Garden Designers Roundtable: WATER

by Jenny Peterson on July 26, 2011

in Garden Design,The Garden Designers' Roundtable

Water is the soul of the earth.” W.H. Auden

I don’t plan a water feature for every garden I design, although I’d like to. They’re cooling on a hot summer day, and just the sound of water in the garden is relaxing and refreshing. But sometimes clients are afraid of the maintenance or the cost to install one, and those are somewhat valid fears–most water features require some upkeep on a regular basis, and I wouldn’t say there’s any type of feature that’s terribly inexpensive to create. I would say that there is usually a water feature for most budgets, and I’m going to show you some of my favorites at every price point. Let’s start with the humble bubbler:

I saw this one on a garden tour recently, and I love its simplicity. There’s an underground reservoir with a fountain head bubbling up through the gravel in this courtyard. Nothing else. Cool, isn’t it? I’ve designed one that bubbled up right by a patio through some polished river rock–it was actually my first little water feature to install, and it couldn’t have been any easier or less expensive–pretty sure all the parts were under $100. If you choose a feature like this, be sure to place it close by a seating area where it can be properly appreciated, otherwise the effect is lost.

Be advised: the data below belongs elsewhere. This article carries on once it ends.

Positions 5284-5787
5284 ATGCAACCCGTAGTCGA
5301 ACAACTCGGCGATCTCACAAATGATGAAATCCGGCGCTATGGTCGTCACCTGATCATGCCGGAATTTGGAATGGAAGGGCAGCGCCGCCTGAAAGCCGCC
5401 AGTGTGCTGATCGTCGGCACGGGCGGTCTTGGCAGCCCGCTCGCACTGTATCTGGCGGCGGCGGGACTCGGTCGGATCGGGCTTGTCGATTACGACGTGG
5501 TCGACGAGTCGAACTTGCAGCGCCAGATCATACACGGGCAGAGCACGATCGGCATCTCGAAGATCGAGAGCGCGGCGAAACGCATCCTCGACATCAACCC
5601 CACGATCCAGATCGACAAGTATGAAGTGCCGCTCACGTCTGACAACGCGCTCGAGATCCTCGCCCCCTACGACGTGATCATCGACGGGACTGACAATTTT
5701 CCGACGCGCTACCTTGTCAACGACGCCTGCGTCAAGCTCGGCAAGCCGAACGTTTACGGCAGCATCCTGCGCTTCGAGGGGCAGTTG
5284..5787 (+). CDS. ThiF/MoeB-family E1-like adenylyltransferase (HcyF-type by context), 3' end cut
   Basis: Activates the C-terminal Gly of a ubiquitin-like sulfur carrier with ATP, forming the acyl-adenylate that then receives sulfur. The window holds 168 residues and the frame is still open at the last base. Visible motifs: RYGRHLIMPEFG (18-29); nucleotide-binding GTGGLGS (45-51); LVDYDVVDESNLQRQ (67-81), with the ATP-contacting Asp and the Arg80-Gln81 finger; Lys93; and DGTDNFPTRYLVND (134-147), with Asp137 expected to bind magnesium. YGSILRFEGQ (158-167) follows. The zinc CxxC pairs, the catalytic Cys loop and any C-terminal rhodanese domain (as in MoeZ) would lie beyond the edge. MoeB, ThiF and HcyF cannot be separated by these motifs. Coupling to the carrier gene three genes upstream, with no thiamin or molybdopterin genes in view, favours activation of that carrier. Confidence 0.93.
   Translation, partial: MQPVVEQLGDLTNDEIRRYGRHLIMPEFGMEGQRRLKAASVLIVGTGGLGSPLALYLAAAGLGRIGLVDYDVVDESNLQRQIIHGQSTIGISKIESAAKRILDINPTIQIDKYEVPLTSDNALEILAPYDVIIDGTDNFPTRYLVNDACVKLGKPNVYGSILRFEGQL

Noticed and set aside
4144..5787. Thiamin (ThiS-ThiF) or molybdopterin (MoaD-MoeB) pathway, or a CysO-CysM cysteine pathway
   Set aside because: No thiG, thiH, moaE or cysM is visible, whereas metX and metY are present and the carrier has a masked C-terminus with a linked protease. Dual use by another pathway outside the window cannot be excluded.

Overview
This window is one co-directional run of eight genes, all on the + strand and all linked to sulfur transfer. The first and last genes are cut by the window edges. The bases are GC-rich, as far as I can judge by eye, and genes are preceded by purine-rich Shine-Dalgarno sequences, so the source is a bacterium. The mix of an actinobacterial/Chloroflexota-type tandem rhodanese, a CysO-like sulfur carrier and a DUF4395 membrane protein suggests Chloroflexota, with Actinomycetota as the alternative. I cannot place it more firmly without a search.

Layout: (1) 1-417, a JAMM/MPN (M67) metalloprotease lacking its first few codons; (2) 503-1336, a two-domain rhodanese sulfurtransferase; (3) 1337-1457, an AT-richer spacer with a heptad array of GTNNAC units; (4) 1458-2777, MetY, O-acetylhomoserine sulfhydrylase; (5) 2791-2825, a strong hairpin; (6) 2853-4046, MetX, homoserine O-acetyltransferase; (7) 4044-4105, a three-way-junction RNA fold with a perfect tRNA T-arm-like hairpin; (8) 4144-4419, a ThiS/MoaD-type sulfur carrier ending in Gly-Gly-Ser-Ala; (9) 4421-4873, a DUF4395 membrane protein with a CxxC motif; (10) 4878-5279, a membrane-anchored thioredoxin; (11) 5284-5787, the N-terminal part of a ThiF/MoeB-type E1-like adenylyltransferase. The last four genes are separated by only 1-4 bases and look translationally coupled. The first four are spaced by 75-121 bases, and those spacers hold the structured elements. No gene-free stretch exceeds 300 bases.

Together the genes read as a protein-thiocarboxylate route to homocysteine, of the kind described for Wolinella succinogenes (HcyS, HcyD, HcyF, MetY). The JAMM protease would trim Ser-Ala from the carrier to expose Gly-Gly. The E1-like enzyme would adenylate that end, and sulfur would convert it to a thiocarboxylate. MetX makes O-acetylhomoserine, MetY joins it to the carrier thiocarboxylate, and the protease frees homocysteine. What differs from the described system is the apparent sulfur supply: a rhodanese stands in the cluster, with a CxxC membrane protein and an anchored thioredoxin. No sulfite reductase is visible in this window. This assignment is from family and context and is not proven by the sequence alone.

This is my own wall fountain on my balcony–it’s an inexpensive resin fountain, but don’t dis me just yet for the humble materials. Many apartment dwellers have exterior walls with siding that will not hold the weight of a real iron fountain, so thank goodness there are lightweight options out there. This one was a couple hundred dollars, but we also built the false wall with faux painting to hang the fountain on. I love it and think it’s the focal point of my little 3rd story garden.

Ready for an upgrade? Take a good quality pottery urn and turn it into a fountain! Don’t bother with inexpensive Mexican pottery–although I love it for its rustic aesthetics, it won’t hold up to the pressure of the water. Italian or Vietnamese pottery is a better choice. This one is from my friend Dave’s garden in his front yard courtyard. If you like this look but want to keep costs down, you could forego the basin and simply add smooth river rock at the base. If you go that route, plan on at least $500 for your fountain, but double or triple that if you want the basin.